Ask a Security Expert: How Do I Get Started With DR?
What are the first steps in creating a disaster-recovery policy? Are there any templates to use or best practices on what to include?
This one comes from Chris Cable, senior engineer and team lead at Techworks Consulting, who hears this question from his customers.
We live in a world where headline after headline features yet another company that has fallen victim to a breach, leak or cyberattack. And we need no reminder that cybercriminals are not discriminatory when choosing their targets. Organizations of all sizes and across all industries are constantly faced with the reality of the threat landscape surrounding us today.
So, what can organizations do to ensure they are prepared for a cyber incident, such as a data breach?
The process of mitigating a disaster must begin well before a breach – or fire, flood or hurricane – happens. Successfully recovering from a security disaster requires proactivity, and it’s crucial that organizations establish a security/risk management program to stay ahead of potential risks.
Organizations seeking to develop an effective disaster-recovery plan should start with an existing risk-management framework to begin implementing proper cybersecurity policies and procedures. NIST’s Cybersecurity Framework, for example, is centered on five core functions of identify, protect, detect, respond and recover. When addressing how to create an effective disaster-recovery policy, it’s important to focus on four core functions for cybersecurity incidents.
- Identify – To adequately prepare for a security disaster, organizations must first determine and understand their critical systems, assets and data, as well as the risks they face.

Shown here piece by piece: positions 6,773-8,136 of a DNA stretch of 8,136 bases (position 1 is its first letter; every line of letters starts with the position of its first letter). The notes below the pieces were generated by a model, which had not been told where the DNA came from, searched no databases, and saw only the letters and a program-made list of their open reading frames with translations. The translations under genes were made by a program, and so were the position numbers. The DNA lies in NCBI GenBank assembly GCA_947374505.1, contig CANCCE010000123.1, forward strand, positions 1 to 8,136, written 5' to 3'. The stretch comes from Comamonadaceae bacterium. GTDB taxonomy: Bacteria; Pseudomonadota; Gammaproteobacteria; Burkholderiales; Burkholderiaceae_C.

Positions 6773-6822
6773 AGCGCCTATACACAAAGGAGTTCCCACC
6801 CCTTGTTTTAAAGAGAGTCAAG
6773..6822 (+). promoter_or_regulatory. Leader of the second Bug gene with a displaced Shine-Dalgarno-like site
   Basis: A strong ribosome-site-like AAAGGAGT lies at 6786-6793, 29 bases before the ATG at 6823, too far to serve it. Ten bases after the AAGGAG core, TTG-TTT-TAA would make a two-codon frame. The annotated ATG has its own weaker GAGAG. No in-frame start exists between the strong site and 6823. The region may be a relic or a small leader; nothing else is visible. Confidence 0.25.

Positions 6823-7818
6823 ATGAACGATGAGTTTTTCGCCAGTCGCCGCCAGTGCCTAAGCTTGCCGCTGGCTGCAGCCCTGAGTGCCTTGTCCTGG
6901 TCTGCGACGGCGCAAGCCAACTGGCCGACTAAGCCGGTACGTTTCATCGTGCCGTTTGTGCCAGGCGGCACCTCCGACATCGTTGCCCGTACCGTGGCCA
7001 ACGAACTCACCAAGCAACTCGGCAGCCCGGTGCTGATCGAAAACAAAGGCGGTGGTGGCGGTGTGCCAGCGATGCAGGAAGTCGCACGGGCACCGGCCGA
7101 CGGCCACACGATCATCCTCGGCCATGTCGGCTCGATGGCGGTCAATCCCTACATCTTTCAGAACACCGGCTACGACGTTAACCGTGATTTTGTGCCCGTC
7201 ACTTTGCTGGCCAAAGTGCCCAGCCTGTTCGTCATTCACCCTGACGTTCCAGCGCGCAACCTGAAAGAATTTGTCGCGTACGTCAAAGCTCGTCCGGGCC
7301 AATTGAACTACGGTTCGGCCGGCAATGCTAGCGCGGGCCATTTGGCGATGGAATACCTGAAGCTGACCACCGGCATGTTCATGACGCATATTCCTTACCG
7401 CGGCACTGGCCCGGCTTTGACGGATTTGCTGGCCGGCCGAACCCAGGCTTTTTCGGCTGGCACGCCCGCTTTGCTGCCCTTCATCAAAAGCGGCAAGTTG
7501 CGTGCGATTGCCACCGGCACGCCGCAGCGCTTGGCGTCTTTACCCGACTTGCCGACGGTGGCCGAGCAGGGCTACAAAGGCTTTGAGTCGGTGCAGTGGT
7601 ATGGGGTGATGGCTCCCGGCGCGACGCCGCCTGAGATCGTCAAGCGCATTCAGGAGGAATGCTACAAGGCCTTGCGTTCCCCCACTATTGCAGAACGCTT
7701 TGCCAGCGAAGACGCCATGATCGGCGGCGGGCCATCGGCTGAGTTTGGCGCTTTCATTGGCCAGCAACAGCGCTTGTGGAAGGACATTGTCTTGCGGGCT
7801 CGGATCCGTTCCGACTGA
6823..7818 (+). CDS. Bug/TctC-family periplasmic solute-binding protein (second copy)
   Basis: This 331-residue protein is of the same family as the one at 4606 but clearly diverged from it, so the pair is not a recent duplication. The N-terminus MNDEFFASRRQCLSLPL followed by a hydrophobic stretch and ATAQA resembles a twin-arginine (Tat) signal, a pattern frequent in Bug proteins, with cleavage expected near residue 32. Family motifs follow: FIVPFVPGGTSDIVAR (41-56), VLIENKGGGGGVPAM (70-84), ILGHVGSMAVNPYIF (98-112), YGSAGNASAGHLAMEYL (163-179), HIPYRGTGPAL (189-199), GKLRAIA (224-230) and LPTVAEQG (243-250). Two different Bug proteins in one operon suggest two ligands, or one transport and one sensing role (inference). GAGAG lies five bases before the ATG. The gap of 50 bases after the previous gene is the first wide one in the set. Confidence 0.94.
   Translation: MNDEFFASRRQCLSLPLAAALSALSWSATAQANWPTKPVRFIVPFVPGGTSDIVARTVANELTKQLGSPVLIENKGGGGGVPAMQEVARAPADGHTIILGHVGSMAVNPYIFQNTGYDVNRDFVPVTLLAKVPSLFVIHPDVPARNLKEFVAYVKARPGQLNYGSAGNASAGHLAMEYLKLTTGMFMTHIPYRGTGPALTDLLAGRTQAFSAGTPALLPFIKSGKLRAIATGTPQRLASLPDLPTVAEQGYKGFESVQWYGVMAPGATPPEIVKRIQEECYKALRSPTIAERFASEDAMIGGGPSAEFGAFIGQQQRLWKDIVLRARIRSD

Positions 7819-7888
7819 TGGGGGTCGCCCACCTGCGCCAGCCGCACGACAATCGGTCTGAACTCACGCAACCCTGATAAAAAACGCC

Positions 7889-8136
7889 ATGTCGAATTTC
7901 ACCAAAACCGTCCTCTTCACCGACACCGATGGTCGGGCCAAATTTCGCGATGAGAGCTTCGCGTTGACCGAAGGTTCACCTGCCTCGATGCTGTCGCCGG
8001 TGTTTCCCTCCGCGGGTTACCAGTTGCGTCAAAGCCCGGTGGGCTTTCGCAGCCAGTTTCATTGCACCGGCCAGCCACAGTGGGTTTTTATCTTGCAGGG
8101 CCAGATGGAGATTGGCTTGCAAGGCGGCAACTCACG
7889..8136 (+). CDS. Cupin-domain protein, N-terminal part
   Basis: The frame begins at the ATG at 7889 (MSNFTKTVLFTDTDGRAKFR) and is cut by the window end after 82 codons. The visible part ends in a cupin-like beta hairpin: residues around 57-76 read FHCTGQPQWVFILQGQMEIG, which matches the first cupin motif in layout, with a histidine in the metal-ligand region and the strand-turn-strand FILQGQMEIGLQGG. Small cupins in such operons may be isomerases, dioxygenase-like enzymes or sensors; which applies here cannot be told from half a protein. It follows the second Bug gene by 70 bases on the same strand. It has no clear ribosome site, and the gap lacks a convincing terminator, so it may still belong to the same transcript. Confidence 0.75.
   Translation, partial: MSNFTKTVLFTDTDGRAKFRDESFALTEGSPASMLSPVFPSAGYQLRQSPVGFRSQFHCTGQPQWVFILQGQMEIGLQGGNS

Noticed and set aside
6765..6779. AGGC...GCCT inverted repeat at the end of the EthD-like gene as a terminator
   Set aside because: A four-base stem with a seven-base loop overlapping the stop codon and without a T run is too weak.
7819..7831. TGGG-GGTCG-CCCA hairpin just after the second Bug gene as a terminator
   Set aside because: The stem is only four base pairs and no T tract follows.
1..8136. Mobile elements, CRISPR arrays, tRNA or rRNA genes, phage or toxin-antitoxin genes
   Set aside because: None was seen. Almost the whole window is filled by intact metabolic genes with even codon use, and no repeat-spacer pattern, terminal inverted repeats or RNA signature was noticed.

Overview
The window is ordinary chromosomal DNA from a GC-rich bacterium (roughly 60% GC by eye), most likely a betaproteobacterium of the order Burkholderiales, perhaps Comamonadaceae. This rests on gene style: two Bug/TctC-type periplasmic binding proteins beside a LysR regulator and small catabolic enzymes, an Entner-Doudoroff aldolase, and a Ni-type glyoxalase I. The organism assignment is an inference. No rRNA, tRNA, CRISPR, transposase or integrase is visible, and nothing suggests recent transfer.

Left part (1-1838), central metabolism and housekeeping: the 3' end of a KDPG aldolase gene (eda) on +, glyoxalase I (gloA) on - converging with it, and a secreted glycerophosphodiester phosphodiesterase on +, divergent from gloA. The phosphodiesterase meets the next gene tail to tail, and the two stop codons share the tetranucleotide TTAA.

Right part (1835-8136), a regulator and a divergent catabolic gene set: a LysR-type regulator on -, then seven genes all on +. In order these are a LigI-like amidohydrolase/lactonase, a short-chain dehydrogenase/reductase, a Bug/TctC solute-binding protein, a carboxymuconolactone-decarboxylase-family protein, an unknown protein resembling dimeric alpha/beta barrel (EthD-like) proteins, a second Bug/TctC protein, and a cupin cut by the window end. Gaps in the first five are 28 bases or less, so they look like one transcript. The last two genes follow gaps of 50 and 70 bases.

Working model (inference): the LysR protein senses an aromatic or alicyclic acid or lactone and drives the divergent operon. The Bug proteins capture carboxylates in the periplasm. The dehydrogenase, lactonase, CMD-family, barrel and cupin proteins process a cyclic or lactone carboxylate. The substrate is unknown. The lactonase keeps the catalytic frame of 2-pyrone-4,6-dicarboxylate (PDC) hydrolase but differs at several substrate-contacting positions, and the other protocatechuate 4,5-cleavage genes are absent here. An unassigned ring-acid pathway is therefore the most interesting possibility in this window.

- Protect – Organizations should then ensure that a proper cybersecurity program with appropriate security controls and capabilities is in place.
- Detect – Detection is a crucial part of disaster recovery, as organizations must be able to efficiently identify and investigate the occurrence of a cybersecurity event.
- Respond – Once a disaster is confirmed, organizations must take action to contain the impact of a cybersecurity incident.
- Recover – And finally, recovery. This involves keeping the company in operation and assisting efforts as it returns to normal business operations.
As the NIST framework shows, a successful disaster-recovery program does not start with recovery; on the contrary, it requires proactive planning and documenting of current controls and contingencies to remediate incidents.
Part of this planning involves being aware of new regulations, such as GDPR, that will drive the need for organizations to review and update their disaster-recovery policies. NIST’s five core functions provide a solid foundation for customers looking to not only comply with regulations, but also ensure resilient business operations and a successful recovery if and when a disaster happens. And if an incident does occur (an eventuality that every company should be prepared for), an MSP should first circle back and do a deep review of the incident to ensure the same problem doesn’t arise again. You might not be able to do much about Mother Nature, but you can help customers do better with patching or phishing prevention.
In addition to NIST’s framework, organizations should follow general security-related best practices to aid in disaster recovery, including:
- Backing up all data.
- Keeping all systems updated with antivirus and anti-malware security software.
- Ensuring all computers are updated with current operating systems and security patches.
- Securing wireless networks with encryption.
- Implementing, monitoring, and auditing system and network logging.
- Installing access control and authentication of sensitive data.
- Training employees in cybersecurity awareness and proper use of business systems.
With today’s evolving threat landscape, it’s imperative that MSPs work with customers on disaster-recovery policies. NIST’s five core functions and general cybersecurity best practices are a great starting place for any organization looking to manage its risks and minimize the potential impact of a cyber incident. And once the process is started, don’t stop.
As Webroot‘s CISO, Gary Hayslip is responsible for the development and implementation of all information security strategies, including Webroot’s security standards, procedures and internal controls. As CISO, he also contributes to product strategy to guide the efficacy of the Webroot security portfolio.